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I'm a pretty easy mark for "ordinary person gets superpowers" story. This one, ehhh, sorry; it had problems.
There are several PoV characters. They switch back and forth, frequently in the same chapter, with no clear demarcation between the switch. That last is exacerbated by all the PoVs being 1st-person viewpoints, all expressed in similar speech patterns and phraseology. To try and make clear which character is speaking, some particular detail gets inserted into the first paragraph of each switch in PoV; it felt like a forced and clumsy technique. The prose is workmanlike, interrupted by the occasional *clunk* of a poorly written sentence or unnecessary phrase.
None of the characters came across as sympathetic, or engaging, or as possessing any real depth. They were all idiots and cartoons, to one extent or another. (To be fair, part of the plot is that men who live in Scranton, PA are, literally, idiots. There's a reason for this, not just because, y'know, Scranton.) I could never decide if the novel was supposed to be a straight story, or humor. If the latter, I didn't laugh at the jokes. The portions where the "humor" was based on self-destructive behavior (alcoholic blackouts, promiscuous sex, etc.) just made me feel sad. I felt like I was watching an Adam Sandler movie. (There are people who would consider that last a positive attribute. I am not one of those people.) (Spoiler whited out: The major female and male characters end up hooking up because, and almost solely because, they turn out to have *SUPER-ORGASMS!!!!* together.)
I finished the book, but more from a reviewer's obligation than the meager enjoyment I got from the experience. I'd give it two stars.
(Other reviews mostly rate it higher, four or five stars. That sort of thing is why I complain about the "irrational exuberance" of most ratings on Amazon, Goodreads, etc. No one wants to be a meanie, so most reviewers over-rank by at least one or two stars. Five stars? That's something I think should be given only to books that are extraordinarily good. I don't like being a meanie, either, but I try to give criticism that will be useful to the writer as well as the reader.)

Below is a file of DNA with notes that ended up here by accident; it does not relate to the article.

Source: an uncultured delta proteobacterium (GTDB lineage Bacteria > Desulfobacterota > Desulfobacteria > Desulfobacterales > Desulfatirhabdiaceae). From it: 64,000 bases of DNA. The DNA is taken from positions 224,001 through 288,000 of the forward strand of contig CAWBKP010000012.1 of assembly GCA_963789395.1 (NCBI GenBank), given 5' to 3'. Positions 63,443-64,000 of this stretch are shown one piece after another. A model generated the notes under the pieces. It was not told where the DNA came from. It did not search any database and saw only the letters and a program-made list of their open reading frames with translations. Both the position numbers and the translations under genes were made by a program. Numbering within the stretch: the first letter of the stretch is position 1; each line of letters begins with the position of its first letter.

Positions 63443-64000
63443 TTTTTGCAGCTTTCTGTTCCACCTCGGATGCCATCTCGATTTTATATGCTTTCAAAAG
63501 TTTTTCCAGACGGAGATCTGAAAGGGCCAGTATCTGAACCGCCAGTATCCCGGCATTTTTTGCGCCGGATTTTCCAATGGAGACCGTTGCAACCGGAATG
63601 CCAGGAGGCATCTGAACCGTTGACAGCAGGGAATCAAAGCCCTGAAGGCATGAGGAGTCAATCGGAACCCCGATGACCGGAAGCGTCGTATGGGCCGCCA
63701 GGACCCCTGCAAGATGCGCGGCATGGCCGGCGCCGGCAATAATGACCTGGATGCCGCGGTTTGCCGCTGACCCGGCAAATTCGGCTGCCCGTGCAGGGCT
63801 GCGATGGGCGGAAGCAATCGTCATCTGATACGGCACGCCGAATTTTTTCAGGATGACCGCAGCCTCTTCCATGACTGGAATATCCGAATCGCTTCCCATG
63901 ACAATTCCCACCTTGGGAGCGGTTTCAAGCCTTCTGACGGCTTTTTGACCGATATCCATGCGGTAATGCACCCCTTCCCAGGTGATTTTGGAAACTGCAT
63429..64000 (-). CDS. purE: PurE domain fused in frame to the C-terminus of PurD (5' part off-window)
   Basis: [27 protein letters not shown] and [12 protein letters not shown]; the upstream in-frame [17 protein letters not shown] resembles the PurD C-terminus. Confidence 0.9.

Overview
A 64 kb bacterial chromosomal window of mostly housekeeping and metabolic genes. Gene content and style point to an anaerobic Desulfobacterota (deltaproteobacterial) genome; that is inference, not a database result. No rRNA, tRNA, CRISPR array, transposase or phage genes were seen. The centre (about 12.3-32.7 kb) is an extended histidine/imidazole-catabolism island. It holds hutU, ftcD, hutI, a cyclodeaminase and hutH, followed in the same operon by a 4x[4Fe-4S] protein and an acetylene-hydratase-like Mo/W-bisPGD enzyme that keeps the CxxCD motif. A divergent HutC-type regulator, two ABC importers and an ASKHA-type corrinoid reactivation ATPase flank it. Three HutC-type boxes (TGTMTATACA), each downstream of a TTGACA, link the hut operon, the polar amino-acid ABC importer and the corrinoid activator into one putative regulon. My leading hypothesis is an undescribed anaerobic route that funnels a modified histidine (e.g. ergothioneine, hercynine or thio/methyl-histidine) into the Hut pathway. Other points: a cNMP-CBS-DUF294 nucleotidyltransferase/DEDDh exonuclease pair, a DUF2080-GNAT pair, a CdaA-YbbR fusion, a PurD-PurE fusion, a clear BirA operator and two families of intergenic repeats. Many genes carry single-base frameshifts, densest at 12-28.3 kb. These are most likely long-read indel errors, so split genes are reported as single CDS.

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Highfell Grimoires by Langley Hyde (Blind Eye Books, 2014).
This was a lot more satisfying and enjoyable to read than the above-reviewed book.
It's a steampunk story, or more exactly an "aetherpunk" story. "Aether" is a wind-like natural energy source, found more freely at higher elevations. The Dickensian society of the book develops this by dividing society into literal upper and lower classes; the upper classes live on immense airborne ships/platforms that float at aether-rich heights. The lower classes are ground-bound (or work as servants on the flying platforms), and are subject to occasional skyfalls of trash or sewage from the platforms above.
The aether's energy is accessed via spells written in magical grimoires. There had been some kind of worldwide magical disaster long ago that left society in disarray for centuries, and many of the grimoires surviving from before are either magically locked or written in dead or obscure languages.
Neil Franklin, the upper-class protagonist, is proficient in languages. But his fortunes have fallen, hard, and he ends up having to take a lowly teacher's position at a charity school high in the sky.
All Is Not As It Seems, of course. There are a great many secrets being held, and the plot develops as these secrets are revealed one by one, with significant consequences for both individuals and society.